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Would you want your phone to tell you what makes a pretty picture?
Google's latest neural image assessment system (NIMA) is using AI to scan all the pictures you took on your phone for quality and then help choose the most attractive ones.
System - Networks - Type - System - Networks
The system uses deep convolutional neural networks, a type of computing system that replicates the biological networks in the brain, to scan phone photos for both technical and aesthetic elements.
Google hopes to develop the system as app to suggest improvements such as tweaks to brightness and contrast in real time, and even offer tips to improve the framing and 'aesthetic beauty and emotional appeal' of images.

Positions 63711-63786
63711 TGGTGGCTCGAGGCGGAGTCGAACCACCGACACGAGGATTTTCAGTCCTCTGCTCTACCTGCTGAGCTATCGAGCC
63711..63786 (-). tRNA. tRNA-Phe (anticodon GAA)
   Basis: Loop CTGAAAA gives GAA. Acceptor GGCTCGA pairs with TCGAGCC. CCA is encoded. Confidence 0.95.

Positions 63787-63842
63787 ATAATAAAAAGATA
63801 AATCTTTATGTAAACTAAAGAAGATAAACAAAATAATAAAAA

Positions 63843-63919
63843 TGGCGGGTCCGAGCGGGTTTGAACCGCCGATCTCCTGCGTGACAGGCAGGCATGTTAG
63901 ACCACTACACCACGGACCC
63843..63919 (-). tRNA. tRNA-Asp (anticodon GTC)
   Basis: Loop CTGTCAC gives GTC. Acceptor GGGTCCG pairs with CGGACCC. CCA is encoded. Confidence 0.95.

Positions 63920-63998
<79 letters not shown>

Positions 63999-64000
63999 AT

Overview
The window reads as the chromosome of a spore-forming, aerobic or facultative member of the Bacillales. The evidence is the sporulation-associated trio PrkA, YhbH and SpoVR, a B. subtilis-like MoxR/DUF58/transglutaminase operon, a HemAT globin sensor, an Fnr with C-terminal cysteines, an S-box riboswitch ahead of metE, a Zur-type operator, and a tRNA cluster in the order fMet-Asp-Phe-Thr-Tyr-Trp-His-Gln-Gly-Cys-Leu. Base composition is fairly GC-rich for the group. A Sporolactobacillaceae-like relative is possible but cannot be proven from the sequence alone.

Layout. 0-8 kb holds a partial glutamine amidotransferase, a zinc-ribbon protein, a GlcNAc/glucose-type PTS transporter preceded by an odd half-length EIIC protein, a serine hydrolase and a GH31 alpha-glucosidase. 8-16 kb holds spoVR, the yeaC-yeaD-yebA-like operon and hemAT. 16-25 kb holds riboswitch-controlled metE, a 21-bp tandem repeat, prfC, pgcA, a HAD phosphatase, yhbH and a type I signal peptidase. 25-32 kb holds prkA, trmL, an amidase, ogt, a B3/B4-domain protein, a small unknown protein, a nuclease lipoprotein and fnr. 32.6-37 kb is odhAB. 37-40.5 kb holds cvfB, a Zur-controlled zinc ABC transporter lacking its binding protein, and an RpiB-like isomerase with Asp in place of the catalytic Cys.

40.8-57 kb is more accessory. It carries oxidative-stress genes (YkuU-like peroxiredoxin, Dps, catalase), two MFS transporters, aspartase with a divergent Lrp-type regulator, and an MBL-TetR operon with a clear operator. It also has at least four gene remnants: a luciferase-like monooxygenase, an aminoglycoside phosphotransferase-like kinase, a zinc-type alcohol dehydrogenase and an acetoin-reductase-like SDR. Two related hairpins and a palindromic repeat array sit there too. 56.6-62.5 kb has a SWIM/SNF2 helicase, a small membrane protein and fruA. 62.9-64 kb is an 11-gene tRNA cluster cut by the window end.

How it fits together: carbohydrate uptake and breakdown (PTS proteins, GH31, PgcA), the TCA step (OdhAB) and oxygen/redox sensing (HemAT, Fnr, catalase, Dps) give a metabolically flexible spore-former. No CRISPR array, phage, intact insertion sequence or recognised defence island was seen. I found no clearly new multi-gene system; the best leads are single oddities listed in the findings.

Data - Judges - Images - Photo - Contests
With data based on what human judges generally select as good images in photo contests, the algorithm rates photos based on technical elements such as blurriness, highlights and use of shadows.
Once it is officially released for use on phones and computers, the system will also judge photos based on more subjective elements of attractiveness, such as aesthetic beauty or emotional appeal.
Photo - Reference - Image - Subject - Style
Ideally, each photo will be compared to a reference image of a similar subject and style.
But if no such reference image is available, Google will use statistical data to gauge what image humans are most likely to prefer.
Algorithm - Photos - Score - Edits - Things
The algorithm gives all photos a composite score of 1-10 and suggests edits for things like better brightness and exposure.
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